by Steve Adubato, PhD
This column tries to help people become better, more engaging public speakers. We've addressed issues such as eye contact, use of examples and analogies, as well as being concise and to the point.
Yet, one overriding theme that readers continue to express concern about is the uncontrollable fear, anxiety and downright panic over the prospect of having to speak in public. This problem is so severe that if you enter the words "fear of public speaking" in an Internet search engine, you will find dozens of organizations that address this issue.
In reality most of the problem is on our mind, not in some tangible inability to effectively speak in public. With that said, consider some tips that will help you reduce, if not eliminate, your public speaking anxiety:
- Resist the urge to load up on caffeine before you present. Sure, it might pump you up and give you some energy, but it is going to also trigger your nervous system and potentially get your heart racing, which produces a lot of bad stuff.
- Accept that a slightly elevated heart rate is normal. The danger is when feeling our heart race, our mind tells us something bad is about to happen; "What if I pass out. Or worse, what if I have a heart attack?" Well, you are not having a heart attack and fainting is a remote possibility. As soon as your heart starts racing there are specific things you can do to get it back in check, such as telling yourself "I am in control."
- B-R-E-A-T-H-E. When we get nervous or panicky, our breath becomes shallow and clipped. Instead, take several long breaths in through your nose and out through your mouth. While doing this, have a phrase you repeat that puts you in a more positive frame of mind. Something like, "Hey, I really know this stuff…this is going to be great."
- According to The Phobia Clinic in New York, your physiology (rapid heart beat, sweaty palms, etc.) is driven largely by a negative "focus." Simply put, what we put in our head ("Oh my God, this is going to be terrible") drives how our body reacts and in turn we react to our bodies ("Why is this happening to me?") in a downward spiral which causes the panic that we find so immobilizing.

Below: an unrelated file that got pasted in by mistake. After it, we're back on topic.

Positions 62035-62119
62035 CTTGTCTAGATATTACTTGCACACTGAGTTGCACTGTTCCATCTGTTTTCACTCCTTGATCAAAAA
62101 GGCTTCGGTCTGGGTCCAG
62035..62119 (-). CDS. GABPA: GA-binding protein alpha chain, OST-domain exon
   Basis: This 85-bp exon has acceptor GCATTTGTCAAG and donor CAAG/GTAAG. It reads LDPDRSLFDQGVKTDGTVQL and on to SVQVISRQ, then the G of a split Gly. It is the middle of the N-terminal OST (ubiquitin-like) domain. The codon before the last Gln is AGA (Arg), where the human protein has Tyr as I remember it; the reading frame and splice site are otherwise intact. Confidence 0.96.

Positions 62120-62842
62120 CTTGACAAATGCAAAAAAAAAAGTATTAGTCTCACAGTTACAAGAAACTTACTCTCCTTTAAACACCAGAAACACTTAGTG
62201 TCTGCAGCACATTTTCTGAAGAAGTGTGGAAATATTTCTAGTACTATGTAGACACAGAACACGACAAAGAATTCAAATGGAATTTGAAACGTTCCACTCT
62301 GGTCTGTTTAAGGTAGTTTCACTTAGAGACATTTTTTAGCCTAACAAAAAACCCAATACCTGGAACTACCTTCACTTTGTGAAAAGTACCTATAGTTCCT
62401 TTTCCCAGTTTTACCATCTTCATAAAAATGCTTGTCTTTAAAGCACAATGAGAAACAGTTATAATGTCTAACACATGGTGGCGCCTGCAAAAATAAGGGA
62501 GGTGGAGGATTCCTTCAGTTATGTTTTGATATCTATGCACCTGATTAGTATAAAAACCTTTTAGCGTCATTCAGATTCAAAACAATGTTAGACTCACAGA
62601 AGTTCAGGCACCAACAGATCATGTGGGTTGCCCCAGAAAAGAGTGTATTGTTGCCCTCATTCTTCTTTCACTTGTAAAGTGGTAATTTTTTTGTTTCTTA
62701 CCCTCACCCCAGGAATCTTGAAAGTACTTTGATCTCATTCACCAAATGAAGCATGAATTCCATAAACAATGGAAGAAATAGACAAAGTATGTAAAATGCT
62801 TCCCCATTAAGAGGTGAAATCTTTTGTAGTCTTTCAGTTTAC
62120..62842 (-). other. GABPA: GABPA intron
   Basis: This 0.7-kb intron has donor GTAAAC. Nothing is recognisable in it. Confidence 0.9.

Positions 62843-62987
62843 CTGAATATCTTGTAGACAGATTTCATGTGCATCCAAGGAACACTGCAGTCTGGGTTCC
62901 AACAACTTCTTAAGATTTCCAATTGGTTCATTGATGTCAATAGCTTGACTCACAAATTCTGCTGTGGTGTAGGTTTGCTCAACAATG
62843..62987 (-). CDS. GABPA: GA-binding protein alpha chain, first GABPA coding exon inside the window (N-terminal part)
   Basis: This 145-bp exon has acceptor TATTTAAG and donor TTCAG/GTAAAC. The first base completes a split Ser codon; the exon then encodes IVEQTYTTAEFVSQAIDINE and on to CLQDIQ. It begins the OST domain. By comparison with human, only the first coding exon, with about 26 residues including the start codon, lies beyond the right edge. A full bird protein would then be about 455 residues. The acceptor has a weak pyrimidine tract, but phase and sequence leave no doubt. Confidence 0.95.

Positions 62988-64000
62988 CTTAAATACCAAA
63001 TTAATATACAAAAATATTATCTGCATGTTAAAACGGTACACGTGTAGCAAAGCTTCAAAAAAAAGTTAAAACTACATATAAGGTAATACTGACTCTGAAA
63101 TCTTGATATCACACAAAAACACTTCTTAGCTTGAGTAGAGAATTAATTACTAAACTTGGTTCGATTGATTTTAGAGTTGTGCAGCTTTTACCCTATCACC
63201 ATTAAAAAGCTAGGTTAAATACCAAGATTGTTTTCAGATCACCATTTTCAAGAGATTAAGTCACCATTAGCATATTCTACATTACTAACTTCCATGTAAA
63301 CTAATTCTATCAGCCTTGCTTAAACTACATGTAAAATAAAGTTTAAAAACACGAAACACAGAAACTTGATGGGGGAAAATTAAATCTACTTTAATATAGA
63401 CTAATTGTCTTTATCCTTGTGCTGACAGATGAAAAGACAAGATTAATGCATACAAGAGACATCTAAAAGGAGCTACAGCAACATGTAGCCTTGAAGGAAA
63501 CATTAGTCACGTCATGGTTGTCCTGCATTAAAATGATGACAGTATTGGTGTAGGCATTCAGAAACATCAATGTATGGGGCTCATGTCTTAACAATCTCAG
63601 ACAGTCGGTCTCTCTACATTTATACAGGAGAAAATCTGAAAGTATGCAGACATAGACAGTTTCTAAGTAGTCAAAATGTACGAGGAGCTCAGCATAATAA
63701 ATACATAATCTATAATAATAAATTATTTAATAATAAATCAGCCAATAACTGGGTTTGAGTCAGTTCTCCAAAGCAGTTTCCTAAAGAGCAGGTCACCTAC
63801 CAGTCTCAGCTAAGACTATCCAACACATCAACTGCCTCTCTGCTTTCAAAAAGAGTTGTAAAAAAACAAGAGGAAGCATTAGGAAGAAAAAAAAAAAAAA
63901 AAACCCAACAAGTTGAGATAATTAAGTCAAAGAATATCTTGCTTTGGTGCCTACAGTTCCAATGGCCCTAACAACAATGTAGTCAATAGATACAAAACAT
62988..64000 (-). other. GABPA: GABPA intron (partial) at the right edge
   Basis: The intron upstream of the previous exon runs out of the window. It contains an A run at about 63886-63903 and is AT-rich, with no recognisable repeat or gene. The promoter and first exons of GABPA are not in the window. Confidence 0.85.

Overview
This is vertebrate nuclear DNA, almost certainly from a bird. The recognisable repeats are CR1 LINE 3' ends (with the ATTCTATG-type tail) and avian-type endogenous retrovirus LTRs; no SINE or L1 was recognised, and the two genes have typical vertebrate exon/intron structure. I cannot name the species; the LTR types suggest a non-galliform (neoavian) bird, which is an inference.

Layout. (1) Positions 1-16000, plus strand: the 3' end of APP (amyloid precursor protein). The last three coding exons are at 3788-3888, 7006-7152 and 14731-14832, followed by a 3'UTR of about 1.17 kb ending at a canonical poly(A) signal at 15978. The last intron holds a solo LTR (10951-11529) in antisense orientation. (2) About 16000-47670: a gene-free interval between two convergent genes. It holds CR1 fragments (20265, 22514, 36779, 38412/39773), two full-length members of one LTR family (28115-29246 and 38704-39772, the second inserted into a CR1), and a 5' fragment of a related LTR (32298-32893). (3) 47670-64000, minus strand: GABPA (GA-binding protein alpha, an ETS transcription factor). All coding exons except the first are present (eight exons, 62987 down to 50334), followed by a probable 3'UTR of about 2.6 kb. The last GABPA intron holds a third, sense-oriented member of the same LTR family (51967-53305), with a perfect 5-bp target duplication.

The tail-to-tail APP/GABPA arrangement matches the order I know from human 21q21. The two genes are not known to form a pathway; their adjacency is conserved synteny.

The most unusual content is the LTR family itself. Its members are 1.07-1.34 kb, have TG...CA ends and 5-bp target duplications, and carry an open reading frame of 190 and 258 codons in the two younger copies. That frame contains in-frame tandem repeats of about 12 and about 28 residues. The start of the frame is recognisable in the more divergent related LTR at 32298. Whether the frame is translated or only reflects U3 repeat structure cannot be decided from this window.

- You can change your focus and in turn your physiology by getting familiar with your surroundings. Enter the room 15-20 minutes before you are going to speak. Start talking to people in the audience, which will use up that nervous energy.
- Anxiety also comes from being unsure or insecure, so when you do get to the podium, know EXACTLY how you want to begin and do it with a bang! Don't ease in. Ask a provocative question. Make a powerful statement. You want to get the presentation moving and get yourself on track. What you'll find is that much of the anxiety and nervousness will dissipate once you get into your presentation.
Look, speaking phobia (or the larger issue of panic or anxiety disorder) effects millions of Americans. It can't be eliminated overnight, but it can be reduced dramatically by taking control of yourself and your speaking situation.
Remember, the more you get up to do it, the more familiar it will become. The more positive feedback you get, the more you will look forward to your next presentation. Over time, you can turn anxiety and fear into enthusiasm and excitement. Write to me with how do you deal with the fear of speaking in public? Your insights could really help someone who is struggling.